Unwelcome comments

I have lived in a world where unwelcome comments have shaped, formed and hammered me into some kind of distorted version of myself that often feels like the true I that I am is looking down a tunnel, trapped and screaming at who I have become outside.  Sometimes I remember who I really am and try and squeeze myself back.

Anyway I learned about a term called thin-shaming yesterday.  A friend of mine received critical and unwelcome comments from family members and I realised that it’s something I have had over the years too.  I thought I had eating disorders in my teens because I kept being told I was too skinny etc.  I thought I did because after a while if people keep telling you have something or are something you can end up becoming that.  Except I didn’t.  Now I am older and have learned about nutrition and my ASD I realise that I had major food intolerances which were the reasons I found eating certain things very hard on my digestion (pain, bloating, discomfort and feeling completely out of sorts – my food aversions were actually very sensible given what I know now even if they irritated other people who perceived me as a ‘faddy eater’).  I had UTIs, ear infections and eczema quite frequently as a child; nowadays someone medical would have picked up that dairy didn’t agree with me at that time (I ended up giving up cow dairy in my early twenties and used self learned protocols that helped me to reset my system).

Anyway, thin-shaming is interesting. People make comments that you are too thin and also make judgements on what you are or are not eating or about how you live.   What is said seems to build up in a peer situation (so if one person says it others will join in which is pretty typical for human behaviour).  Also what is said on the surface has deeper meaning underneath.  The implication could be that the people saying these things suspect you have something wrong with you, perhaps a mental health issue e.g. disordered eating or that you must work very hard to maintain being the shape that you are which is somehow wrong too.  What about the thought that the person who eats well and works out is in fact considerate about their health and wellbeing and also ENJOYS what they do and it is in fact not obsessive nor disordered?  Also maybe they have learned to eat in a particular way because that is when they feel at their best.  Also if the comments are meant to compliment the person, then maybe choosing something as simple as “You look glowing and healthy” would work.  Maybe the commentating person is curious in which case something along the lines of “Hmm I hope you don’t mind but you are inspiring me.  What works for you please? I would like to know so that I can make some different choices myself…”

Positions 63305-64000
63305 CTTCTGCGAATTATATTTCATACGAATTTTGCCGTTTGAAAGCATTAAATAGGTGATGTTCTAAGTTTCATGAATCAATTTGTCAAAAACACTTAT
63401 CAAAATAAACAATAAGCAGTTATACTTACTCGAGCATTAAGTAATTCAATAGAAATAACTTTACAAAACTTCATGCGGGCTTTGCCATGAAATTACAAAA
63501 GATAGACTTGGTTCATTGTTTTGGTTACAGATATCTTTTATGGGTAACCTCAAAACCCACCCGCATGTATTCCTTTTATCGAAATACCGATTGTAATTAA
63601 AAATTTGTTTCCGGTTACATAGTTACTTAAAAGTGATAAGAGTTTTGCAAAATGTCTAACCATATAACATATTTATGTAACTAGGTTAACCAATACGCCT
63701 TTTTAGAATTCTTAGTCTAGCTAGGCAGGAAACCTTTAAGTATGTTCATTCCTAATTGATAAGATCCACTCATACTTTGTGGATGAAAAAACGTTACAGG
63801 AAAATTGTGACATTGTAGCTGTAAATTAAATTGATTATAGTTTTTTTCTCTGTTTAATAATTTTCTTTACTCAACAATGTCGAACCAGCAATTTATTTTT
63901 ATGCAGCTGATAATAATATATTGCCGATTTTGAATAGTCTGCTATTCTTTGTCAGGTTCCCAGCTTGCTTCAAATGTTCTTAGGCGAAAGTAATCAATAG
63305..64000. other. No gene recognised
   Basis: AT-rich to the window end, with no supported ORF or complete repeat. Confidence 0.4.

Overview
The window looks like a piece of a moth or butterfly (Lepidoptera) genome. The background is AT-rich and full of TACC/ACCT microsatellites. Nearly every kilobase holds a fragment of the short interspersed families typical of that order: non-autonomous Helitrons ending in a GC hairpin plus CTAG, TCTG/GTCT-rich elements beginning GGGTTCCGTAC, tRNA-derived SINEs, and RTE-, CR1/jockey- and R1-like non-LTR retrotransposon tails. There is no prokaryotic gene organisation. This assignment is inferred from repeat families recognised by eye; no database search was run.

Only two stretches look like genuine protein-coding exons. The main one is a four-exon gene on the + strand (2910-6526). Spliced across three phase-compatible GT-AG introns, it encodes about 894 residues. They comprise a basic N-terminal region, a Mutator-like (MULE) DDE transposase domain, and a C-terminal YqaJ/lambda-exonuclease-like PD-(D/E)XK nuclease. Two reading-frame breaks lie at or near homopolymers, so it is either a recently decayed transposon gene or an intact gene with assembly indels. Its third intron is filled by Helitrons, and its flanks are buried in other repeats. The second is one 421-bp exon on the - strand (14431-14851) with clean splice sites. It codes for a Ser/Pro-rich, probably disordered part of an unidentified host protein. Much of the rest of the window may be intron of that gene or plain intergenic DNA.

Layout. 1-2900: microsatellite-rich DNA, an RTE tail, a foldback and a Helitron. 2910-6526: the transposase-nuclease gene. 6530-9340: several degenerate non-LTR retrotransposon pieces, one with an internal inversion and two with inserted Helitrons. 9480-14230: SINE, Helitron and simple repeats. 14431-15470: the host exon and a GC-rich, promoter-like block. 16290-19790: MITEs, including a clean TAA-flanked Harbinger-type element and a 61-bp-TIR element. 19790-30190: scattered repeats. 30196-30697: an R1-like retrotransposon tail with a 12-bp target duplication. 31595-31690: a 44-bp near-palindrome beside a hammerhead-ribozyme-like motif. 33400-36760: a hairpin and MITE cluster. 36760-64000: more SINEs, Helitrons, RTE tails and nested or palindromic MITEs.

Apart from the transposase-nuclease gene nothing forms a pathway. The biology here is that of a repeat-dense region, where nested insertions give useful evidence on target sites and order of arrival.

But that fantasy aside, the only person you can change is yourself as I have been told so many, many times (unless you are a skilled practitioner of NLP/hypnosis which I am not).  So are there are any tactics that can be used?

Here is a tactic I learned.  When they, the party that makes the comments, say the stuff notice what sensory aspect you have it strongest.  So is it hearing it or feeling it somewhere? Then you can play with it – so if it is an audio sensory hit then play with the volume dial or add a funny image to them (imagine them as wearing a silly hat for example).  It is a technique I learned from some coaching with cognitive behavioural therapy which I had briefly some years back.   I have found it useful with my clients although I cannot crack it with my own family who flood me with negative comments the whole time (apparently in their bid to improve me from the outside – may as well hit me with a brick on a regular basis because that is how the barrage feels).  After living for 15 years away from my family it made life a lot easier to be my very own self but right now I am back living with them so I need to work on this tactic myself.